Botox Injections: I was due for a follow-up Botox injection in July of 2010 however on examination the doctor did not detect any “spasticity” by their clinical definition. Over the years, my physiotherapists suggested Botox therapy to release the tension in my calf muscles and to get the heels to loosen enabling me to better stand upright on the ground. While Botox may have aided in clinical spacticity, any changes were imperceptible by my physotherapist or myself. So I left the doctor’s office without getting yet another dose of Botox and then cancelled yet another follow-up in September. I feel treatments did not translate into any noticeable effect on my walking which was what I was anticipating.

On the positive side;
1.) Changes continue to occur even this late post injury though probably not through neurological changes. While I don’t get out to use the walker much, nor am I receiving any continuing physiotherapy, strength and stability continue to improve. It seems as if no matter how hard you try (physiotherapy, exercise etc.) muscles have to come back in a sequence and until some become stronger and more efficient, the other related muscles will not function to their full potential. In recent months the hamstring muscles (back of upper thigh) have increased in size and strength offering better stability when standing. Hamstring muscles refer to three muscles located on the back of the upper thigh;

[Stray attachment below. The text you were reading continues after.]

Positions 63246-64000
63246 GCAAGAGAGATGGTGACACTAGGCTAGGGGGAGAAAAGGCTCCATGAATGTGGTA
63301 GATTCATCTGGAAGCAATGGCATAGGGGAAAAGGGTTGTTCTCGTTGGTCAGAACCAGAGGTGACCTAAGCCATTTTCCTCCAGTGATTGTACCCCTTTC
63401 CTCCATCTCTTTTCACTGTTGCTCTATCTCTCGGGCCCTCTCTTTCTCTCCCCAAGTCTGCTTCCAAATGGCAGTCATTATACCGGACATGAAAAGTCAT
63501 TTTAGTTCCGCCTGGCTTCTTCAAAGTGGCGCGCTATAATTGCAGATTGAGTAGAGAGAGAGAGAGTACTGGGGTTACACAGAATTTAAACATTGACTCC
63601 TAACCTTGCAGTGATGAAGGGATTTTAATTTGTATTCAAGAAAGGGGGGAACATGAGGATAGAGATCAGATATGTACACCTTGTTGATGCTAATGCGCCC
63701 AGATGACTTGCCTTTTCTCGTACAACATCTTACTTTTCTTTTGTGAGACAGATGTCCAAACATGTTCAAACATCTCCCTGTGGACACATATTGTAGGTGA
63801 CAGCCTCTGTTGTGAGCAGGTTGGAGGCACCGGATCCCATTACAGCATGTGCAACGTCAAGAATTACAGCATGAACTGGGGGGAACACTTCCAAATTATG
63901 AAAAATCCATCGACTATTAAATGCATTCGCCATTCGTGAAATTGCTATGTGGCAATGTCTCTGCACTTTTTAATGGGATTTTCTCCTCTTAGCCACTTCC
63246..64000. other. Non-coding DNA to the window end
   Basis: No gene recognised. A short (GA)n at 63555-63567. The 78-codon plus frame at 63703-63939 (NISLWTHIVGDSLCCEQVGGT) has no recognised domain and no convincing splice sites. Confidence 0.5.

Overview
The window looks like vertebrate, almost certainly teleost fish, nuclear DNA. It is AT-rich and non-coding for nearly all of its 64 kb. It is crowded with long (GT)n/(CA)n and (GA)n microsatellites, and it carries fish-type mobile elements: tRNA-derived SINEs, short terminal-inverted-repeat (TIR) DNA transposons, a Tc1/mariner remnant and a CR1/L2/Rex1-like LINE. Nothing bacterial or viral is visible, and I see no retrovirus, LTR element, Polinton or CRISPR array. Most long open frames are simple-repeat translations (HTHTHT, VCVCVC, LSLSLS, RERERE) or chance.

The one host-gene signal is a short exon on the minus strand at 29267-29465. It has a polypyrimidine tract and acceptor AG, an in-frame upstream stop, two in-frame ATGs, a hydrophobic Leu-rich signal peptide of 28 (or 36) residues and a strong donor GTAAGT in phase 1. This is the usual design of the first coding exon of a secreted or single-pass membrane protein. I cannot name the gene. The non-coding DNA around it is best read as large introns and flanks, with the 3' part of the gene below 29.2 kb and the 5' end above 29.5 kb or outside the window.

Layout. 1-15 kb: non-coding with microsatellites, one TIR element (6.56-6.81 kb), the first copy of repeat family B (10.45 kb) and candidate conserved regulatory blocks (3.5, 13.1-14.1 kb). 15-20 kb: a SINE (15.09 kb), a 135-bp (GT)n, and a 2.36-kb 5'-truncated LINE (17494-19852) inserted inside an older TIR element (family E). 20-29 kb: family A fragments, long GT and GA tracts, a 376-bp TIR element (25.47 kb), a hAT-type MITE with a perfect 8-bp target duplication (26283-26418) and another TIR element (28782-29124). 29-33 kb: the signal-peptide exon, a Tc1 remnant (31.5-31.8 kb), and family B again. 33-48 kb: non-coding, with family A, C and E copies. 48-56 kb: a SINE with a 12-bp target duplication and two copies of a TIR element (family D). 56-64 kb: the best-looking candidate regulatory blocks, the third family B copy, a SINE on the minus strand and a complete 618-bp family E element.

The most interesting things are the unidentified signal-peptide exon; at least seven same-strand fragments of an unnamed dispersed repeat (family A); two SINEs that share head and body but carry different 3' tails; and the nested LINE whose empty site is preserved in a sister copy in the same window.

• Semimebranous
  • Semitendinosus
  • Biceps Femoris
I can notice increased bulk as these muscles have developed and I can stand without support and not waiver about. At my parallel bars I can just about take a few steps without holding on. The muscles that are straining to work are the gluteus (butt) muscles and some of the muscles in my back. Because they are not yet strong I find it very hard to balance standing on one foot. The muscles cannot hold me taught and as I start to lean in one direction they cannot compensate and bring me back to vertical. I do feel it is coming and I continue to do knee bends/squats to strengthen these leg muscles.

There has been some improvement in the dorsi-flection motion (lifting my foot upwards at the ankle). I believe this improvement is not neurologic but rather attributable to my repeated standing and stretching. The achillies tendons have stretched out to some degree and therefore permit what muscle strength I have to lift my foot up. The signal to lift had returned but the tendons had shortened and tightened to where they wouldn’t permit the motion. Plantar-flection (rotating the foot downwards at the ankle -ie. ‘standing on the balls of you feet’ had come back quickly some time ago.